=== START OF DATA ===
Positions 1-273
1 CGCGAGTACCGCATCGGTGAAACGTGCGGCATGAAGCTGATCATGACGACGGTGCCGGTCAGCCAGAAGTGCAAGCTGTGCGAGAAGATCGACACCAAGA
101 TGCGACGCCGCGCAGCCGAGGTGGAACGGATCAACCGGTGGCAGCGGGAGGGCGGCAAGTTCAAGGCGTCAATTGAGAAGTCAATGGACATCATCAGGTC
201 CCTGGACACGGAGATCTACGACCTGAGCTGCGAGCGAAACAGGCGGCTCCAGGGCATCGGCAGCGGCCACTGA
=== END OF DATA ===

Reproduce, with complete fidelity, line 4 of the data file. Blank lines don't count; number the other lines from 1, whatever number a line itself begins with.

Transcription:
201 CCTGGACACGGAGATCTACGACCTGAGCTGCGAGCGAAACAGGCGGCTCCAGGGCATCGGCAGCGGCCACTGA